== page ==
GERRY Ryan's family have been drawn into a row with Dublin City Council over the Clontarf flood defence project.
Vincent Ryan, the late 2fm DJ's brother, slammed as "outrageous" comments made by the local authority about their mother Maureen.
Vincent, known as Mano, said his mother, who died in December 2006, would be "very upset" if she knew her name was being used in relation to the controversial project.
He was referring to remarks by council executive manager Tom Leahy who recalled last Monday how he stood in Maureen's home in November 2006 after it was badly flooded.
"She said to me, 'Please come up with some solution to protect us from flooding'," Mr Leahy was quoted as saying.
The official was speaking during a discussion in City Hall about the €9.8m barrier proposal.
While Mano does not dispute that his mother made the comment, he is annoyed at the context in which it was used.
He said: "The family feel -- my brother (Michael) and I -- that it's unfortunate comments are being made evoking our mother's name to try and influence a decision that could destroy an amenity that would have been very dear to her and her husband's heart and would be very important to her grandchildren. We feel it's very, very unfortunate."
A spokeswoman for Dublin City Council said: "The comments were made during a 30-minute interview and were in no way intended to suggest Mrs Ryan was in favour of the current plan. We regret if any upset was caused to the Ryan family."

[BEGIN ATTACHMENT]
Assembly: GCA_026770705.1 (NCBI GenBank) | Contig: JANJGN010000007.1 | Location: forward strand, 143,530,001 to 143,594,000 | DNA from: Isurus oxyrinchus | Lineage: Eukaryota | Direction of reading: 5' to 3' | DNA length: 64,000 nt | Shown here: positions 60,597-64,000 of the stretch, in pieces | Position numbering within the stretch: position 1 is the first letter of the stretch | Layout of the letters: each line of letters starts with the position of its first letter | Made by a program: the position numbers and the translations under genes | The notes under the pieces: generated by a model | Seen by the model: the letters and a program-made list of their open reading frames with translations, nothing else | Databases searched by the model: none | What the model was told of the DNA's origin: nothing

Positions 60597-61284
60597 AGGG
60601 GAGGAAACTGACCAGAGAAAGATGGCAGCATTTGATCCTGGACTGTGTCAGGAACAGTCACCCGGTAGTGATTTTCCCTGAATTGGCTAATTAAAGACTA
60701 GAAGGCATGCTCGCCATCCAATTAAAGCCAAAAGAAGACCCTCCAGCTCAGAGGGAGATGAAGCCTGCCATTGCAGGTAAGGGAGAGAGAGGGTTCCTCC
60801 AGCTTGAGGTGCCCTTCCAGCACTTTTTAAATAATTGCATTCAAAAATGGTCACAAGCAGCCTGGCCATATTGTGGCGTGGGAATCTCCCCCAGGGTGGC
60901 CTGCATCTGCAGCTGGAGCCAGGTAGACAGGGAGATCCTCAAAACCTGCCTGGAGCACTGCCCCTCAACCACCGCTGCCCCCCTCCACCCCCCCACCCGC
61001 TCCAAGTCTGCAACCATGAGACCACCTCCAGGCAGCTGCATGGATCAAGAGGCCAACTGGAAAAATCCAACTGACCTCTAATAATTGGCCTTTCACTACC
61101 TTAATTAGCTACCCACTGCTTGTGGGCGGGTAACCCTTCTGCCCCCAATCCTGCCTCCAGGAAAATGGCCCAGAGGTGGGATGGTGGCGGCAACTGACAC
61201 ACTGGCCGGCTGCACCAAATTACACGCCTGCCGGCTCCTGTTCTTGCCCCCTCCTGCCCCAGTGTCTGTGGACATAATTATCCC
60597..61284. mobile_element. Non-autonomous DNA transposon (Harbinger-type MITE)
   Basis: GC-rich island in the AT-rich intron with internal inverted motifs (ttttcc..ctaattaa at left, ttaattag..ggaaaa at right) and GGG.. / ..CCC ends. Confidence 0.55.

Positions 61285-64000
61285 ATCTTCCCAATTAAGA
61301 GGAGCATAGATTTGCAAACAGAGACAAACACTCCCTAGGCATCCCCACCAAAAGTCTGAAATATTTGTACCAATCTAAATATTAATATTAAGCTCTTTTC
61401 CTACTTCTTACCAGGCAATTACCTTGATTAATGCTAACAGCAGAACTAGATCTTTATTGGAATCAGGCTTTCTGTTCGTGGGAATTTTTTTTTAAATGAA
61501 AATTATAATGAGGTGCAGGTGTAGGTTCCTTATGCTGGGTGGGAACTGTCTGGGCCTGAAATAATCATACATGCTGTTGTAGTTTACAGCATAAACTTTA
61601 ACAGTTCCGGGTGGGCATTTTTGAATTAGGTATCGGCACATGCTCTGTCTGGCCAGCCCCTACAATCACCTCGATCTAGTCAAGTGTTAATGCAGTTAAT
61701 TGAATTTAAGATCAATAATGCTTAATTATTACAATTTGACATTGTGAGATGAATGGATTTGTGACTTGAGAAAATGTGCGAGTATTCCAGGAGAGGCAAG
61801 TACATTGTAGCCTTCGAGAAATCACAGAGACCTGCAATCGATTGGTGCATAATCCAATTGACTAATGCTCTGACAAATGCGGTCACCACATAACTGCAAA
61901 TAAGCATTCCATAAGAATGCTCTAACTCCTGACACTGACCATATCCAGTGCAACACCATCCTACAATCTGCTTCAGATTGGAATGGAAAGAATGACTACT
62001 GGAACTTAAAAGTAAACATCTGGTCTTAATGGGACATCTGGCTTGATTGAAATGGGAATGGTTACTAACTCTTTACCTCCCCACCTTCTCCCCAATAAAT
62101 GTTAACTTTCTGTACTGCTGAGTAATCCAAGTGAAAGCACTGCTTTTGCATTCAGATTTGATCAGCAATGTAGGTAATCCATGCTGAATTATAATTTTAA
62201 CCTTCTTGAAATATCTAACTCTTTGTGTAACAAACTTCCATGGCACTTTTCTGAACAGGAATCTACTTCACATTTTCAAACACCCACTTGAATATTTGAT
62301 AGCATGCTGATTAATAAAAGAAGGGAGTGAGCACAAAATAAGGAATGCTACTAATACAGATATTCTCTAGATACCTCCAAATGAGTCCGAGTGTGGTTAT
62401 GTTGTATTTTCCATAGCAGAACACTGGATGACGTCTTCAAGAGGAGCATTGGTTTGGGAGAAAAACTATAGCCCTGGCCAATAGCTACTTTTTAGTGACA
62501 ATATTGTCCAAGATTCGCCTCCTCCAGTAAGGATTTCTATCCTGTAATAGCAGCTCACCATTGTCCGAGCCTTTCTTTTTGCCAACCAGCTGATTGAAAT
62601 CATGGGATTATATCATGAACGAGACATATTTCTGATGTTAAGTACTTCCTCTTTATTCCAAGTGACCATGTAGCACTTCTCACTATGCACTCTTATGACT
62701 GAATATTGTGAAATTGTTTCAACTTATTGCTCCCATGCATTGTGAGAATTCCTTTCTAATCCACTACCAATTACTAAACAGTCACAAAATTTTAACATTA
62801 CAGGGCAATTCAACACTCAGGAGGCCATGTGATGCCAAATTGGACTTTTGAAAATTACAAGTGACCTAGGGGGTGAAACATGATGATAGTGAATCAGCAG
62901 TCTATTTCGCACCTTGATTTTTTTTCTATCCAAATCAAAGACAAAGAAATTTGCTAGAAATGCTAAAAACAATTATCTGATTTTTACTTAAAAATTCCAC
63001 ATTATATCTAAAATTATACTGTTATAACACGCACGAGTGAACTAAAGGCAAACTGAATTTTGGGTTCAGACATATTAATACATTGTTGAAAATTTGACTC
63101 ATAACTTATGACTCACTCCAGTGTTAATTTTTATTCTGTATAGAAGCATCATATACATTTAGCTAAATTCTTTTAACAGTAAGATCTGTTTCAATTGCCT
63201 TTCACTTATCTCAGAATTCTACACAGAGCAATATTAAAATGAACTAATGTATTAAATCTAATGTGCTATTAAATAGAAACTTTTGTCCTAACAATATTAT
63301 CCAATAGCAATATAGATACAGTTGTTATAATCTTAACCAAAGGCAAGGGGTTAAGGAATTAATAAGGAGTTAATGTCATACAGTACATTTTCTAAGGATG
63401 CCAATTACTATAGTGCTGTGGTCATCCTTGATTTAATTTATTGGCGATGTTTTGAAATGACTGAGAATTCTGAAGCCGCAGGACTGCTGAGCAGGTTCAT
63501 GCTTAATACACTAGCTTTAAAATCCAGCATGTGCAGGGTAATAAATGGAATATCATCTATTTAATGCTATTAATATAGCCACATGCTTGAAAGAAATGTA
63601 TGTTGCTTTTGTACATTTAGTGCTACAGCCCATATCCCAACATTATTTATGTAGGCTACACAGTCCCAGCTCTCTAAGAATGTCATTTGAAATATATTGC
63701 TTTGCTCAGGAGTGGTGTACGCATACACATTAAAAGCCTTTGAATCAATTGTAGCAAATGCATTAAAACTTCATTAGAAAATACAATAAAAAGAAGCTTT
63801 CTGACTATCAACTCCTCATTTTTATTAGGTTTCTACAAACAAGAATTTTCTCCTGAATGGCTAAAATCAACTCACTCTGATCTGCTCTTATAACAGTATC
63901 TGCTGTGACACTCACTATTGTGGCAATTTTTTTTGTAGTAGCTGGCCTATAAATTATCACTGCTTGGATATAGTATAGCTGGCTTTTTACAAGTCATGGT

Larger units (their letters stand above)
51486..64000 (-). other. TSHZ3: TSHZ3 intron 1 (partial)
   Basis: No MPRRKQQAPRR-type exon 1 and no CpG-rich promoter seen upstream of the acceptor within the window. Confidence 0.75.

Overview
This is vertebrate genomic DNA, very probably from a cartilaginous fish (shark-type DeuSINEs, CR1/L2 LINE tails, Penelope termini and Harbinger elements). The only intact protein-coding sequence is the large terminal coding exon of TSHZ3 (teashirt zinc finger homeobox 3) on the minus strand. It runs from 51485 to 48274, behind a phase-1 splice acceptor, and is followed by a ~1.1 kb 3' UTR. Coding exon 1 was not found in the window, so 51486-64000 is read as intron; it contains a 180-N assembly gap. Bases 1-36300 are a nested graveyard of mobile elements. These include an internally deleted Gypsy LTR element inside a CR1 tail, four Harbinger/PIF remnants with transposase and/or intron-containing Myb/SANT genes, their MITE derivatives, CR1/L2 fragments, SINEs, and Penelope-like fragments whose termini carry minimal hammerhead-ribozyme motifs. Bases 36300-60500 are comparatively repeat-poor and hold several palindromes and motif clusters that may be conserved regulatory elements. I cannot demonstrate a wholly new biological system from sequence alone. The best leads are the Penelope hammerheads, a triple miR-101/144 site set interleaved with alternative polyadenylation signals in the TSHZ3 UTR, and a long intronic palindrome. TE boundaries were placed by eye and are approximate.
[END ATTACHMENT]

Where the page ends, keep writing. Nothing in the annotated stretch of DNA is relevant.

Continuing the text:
Mano is against the council's proposal, which would see a series of mounds and walls rising to 9ft in places being built along the promenade. "You do not need a set of iron bars and concrete on your windows to prevent burglary. There are lots of different ways and sensible and appropriate solutions to lots of life's problems," he said.
He described the plans as "ludicrous" and "ill-thought out", insisting there hadn't been proper consultation with the public.
"Certainly, I never saw it (the plan) and the vast majority of people in Clontarf didn't see it and the 5,000 people in Clontarf who showed up on the day (of the protest) haven't seen it," Mano said.
"Maybe the people down in Marino Library where they put up their notice saw it, but no one else saw it. It's clearly ridiculous."
Asked what his mother's reaction would have been to Mr Leahy's comments, Mano said: "I think she would be very upset, knowing her.
"A very important part of her life was walking up and down the promenade with my late father.
"They use to walk up and down, hand in hand, everyone in the area would have known them. It was an essential part of their day.
"They started bringing their grandchildren up and down as well and now her name is being evoked in a way that is going to potentially destroy that possibility for her children and her grandchildren. It's outrageous."
He added: "It [the promenade] is absolutely an essential part of Clontarf life, certainly for us it is."